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Publication numberUS3932144 A
Publication typeGrant
Application numberUS 05/529,555
Publication dateJan 13, 1976
Filing dateDec 4, 1974
Priority dateDec 7, 1973
Publication number05529555, 529555, US 3932144 A, US 3932144A, US-A-3932144, US3932144 A, US3932144A
InventorsTakashi Matsubara, Yuko Takeuchi, Tadashi Tanaka, Tatsuro Obi, Akio Watanabe
Original AssigneeNippon Steel Corporation, Toagosei Chemical Industry Co., Ltd.
Export CitationBiBTeX, EndNote, RefMan
External Links: USPTO, USPTO Assignment, Espacenet
Coated metallic sheet for use in making a container
US 3932144 A
Abstract
A coated metallic sheet adapted for use in making a can for foodstuff or other container. This sheet can be made by coating, upon a material sheet, a composition of a resol-type thermosetting phenolformaldehyde resin and a bisphenol "A" type epoxy resin. In said phenol-formaldehyde resin, the ratio by weight of orthocresol to phenol is between 60:40 and 10:90. Said epoxy resin has a mean molecular weight of 800 or more and is used in an amount of 0.2 to 1.5 part by weight per 1 part by weight of said phenol-formaldehyde resin in said composition. This composition used for the sheet displays an excellent adhesiveness particularly with respective to the use of a polyamide type adhesive.
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Claims(1)
We claim:
1. A coated metallic sheet adapted for use as a container or can which comprises a composition coated on a material sheet selected from the group consisting of cold-rolled steel sheet, very thin nickel-plated steel sheet, aluminium-plated steel sheet and aluminium sheet, said composition consisting of resol-type thermosetting phenol-formaldehyde resin and bisphenol A type epoxy resin at the ratio of one part by weight of said phenol-formaldehyde resin to 0.2 to 1.5 part by weight of said epoxy resin, said phenol-formaldehyde resin comprising orthocresol and phenol at the weight ratio of 60:40 to 10:90, and said epoxy resin having a mean molecular weight of 800 or more.
Description
DETAILED DESCRIPTION OF THE INVENTION

It has heretofore been a practice to use a tin-plate for many metallic containers such as a general can for foodstuffs including an 18l can. The use of such tin-plate still preserves a high level as compared with the other materials for cans. However, instead of using this tin-plate, such new materials as a thin chrome-plated steel sheet (Japanese Pat. No.308065), a nickel-plated steel sheet having about 0.001μ to 0.01μ of metallic nickel, an aluminium-plated steel sheet having about 0.001μ to 0.01μ of vacuum-evaporated aluminium and an aluminium sheet having the anode-treated surface, etc. have sequentially been developed for practical use. In case of using these new materials, the joint part of the body of the can not be soldered as with the tin-plate. Accordingly, the body of the can must be made by means of welding or by means of jointing with an adhesive agent as with the case of TFS-CT (Tin-free steel-chromium type). Particularly when an adhesive agent of polyamide type is used, the adhesive strength of the joint part is required to have a high level in view of the circumstances under which it is practically used. Also there is a great problem of deterioration by aging incidental thereto.

Thus, even when a coating material for can which has conventionally been considered as having good adhesiveness with respect to the tin-plate or the TFS-CT sheet, etc. is applied to the cold-rolled steel sheet, the nickel-plated steel sheet, the aluminium-plated steel sheet, etc. and a can body is manufactured therefrom by means of the lap-seam process using the adhesive agent, the can body thus obtained is incomplete with respect to its function because the adhesive strength between the coated film and the surface of the metal at the joint part becomes degraded rapidly owing to the moisture or other corrosive elements existing in the interior surface of the can. For example, when the body of the No. 5 can (Size 301) is made by means of the lap seam process, filled with water and subjected to the sterilizing treatment by steam for 90 minutes, the adhesive strength at the joint part is so insufficient that the joint part will often be peeled off, which gives rise to leakage of the can body. Also during a relatively long storage, the exfoliation will occur from the joint part whereby the content of the can leaks out. Accordingly, there is a serious problem left regarding the commercialization of the can to be subjected to the sterilizing treatment by steam or the can of a large size requiring the strength of the can.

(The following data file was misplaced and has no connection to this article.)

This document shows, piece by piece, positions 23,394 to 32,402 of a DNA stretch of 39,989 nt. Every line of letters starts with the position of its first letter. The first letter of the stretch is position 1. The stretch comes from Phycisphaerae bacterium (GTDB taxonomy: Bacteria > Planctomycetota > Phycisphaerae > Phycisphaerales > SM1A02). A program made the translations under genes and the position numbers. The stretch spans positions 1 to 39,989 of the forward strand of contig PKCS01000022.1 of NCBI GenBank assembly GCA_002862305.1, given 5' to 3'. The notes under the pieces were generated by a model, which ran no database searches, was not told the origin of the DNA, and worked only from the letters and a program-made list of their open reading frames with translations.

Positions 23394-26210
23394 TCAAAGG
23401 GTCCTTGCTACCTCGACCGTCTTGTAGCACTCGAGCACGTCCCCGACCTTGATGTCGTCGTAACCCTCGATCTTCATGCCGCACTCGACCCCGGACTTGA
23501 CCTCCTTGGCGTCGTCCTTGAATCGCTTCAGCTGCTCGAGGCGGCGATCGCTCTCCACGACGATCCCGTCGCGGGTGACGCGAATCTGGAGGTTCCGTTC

The very thin nickel-plated steel sheet is disclosed in Japanese Patent appln. No. 3274/69. The amount of nickel contained is in the order of 0.001μ to 0.02μ. This is one of the unique material for the can which can be made by the simple process as disclosed in said application. The aluminium-plated steel sheet refers chiefly to the vacuum-evaporated aluminium-plated steel sheet. The amount of aluminium deposited thereby is in the order of 0.001μ to 0.1μ. This is also a promissing material for the can, taking the place of the tin-plate or the TFS-CT material in future. However, for these new materials as well as for the cold-rolled steel sheet, the paint or coating for the can having high adhesive strength have not been obtained so far and it is thus the desideratum to obtain a new paint or coating necessary for the primary coat, if the can body is to be jointed together by means of the jointing process.

After various studies about paints or coatings, the inventors have found that the metallic sheet of this invention can have a complete function enough to be used as the material under the above conditions.

It is therefore an object of the invention to provide a coated metallic sheet for the container or can which will overcome the disadvantages encountered in the prior art.